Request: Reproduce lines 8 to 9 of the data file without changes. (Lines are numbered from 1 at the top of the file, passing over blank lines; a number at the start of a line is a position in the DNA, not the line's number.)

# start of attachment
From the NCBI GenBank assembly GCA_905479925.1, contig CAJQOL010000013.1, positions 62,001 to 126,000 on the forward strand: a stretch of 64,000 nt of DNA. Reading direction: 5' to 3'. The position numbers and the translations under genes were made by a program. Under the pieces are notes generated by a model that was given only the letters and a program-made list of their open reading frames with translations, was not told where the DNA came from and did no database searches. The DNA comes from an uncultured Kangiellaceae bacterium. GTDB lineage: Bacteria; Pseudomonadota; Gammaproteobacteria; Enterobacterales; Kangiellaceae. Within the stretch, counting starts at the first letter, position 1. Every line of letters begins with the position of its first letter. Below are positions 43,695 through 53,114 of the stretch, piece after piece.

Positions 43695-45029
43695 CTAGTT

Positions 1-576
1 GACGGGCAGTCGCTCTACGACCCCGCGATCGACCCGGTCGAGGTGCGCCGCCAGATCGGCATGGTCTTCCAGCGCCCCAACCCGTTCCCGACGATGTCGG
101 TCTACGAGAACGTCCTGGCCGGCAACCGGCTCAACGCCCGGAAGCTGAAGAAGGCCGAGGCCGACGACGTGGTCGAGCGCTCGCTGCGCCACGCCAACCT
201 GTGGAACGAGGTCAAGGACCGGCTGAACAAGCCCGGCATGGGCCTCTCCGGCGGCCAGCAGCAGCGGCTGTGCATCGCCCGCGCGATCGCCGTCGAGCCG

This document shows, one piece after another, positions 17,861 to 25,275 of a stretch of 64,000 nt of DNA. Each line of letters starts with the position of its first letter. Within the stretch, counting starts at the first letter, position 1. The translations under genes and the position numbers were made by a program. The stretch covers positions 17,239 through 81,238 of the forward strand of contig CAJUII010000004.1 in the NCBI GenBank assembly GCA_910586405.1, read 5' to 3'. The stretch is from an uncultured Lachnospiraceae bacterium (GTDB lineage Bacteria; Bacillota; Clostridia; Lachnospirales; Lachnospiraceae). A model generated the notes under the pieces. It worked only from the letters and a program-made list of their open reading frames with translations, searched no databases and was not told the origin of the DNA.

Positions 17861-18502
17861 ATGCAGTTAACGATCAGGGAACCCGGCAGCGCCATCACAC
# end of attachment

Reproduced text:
This document shows, one piece after another, positions 17,861 to 25,275 of a stretch of 64,000 nt of DNA. Each line of letters starts with the position of its first letter. Within the stretch, counting starts at the first letter, position 1. The translations under genes and the position numbers were made by a program. The stretch covers positions 17,239 through 81,238 of the forward strand of contig CAJUII010000004.1 in the NCBI GenBank assembly GCA_910586405.1, read 5' to 3'. The stretch is from an uncultured Lachnospiraceae bacterium (GTDB lineage Bacteria; Bacillota; Clostridia; Lachnospirales; Lachnospiraceae). A model generated the notes under the pieces. It worked only from the letters and a program-made list of their open reading frames with translations, searched no databases and was not told the origin of the DNA.

Positions 17861-18502